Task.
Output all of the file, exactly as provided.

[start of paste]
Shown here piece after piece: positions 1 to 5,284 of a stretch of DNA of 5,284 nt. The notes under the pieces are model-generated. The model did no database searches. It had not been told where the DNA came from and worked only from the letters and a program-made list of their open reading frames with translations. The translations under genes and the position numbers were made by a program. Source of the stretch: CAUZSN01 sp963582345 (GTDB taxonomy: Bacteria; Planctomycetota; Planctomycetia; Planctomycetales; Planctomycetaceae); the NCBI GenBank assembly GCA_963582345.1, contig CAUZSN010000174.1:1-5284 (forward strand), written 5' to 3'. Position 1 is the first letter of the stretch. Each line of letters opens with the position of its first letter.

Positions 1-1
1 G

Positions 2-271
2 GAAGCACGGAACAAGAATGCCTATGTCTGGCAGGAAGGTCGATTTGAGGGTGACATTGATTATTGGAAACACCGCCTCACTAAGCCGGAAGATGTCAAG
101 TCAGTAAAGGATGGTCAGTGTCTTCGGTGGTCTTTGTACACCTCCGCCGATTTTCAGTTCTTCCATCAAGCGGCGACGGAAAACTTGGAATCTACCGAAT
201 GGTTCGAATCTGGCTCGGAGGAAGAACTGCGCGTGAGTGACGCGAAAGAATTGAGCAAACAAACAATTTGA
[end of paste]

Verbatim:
Shown here piece after piece: positions 1 to 5,284 of a stretch of DNA of 5,284 nt. The notes under the pieces are model-generated. The model did no database searches. It had not been told where the DNA came from and worked only from the letters and a program-made list of their open reading frames with translations. The translations under genes and the position numbers were made by a program. Source of the stretch: CAUZSN01 sp963582345 (GTDB taxonomy: Bacteria; Planctomycetota; Planctomycetia; Planctomycetales; Planctomycetaceae); the NCBI GenBank assembly GCA_963582345.1, contig CAUZSN010000174.1:1-5284 (forward strand), written 5' to 3'. Position 1 is the first letter of the stretch. Each line of letters opens with the position of its first letter.

Positions 1-1
1 G

Positions 2-271
2 GAAGCACGGAACAAGAATGCCTATGTCTGGCAGGAAGGTCGATTTGAGGGTGACATTGATTATTGGAAACACCGCCTCACTAAGCCGGAAGATGTCAAG
101 TCAGTAAAGGATGGTCAGTGTCTTCGGTGGTCTTTGTACACCTCCGCCGATTTTCAGTTCTTCCATCAAGCGGCGACGGAAAACTTGGAATCTACCGAAT
201 GGTTCGAATCTGGCTCGGAGGAAGAACTGCGCGTGAGTGACGCGAAAGAATTGAGCAAACAAACAATTTGA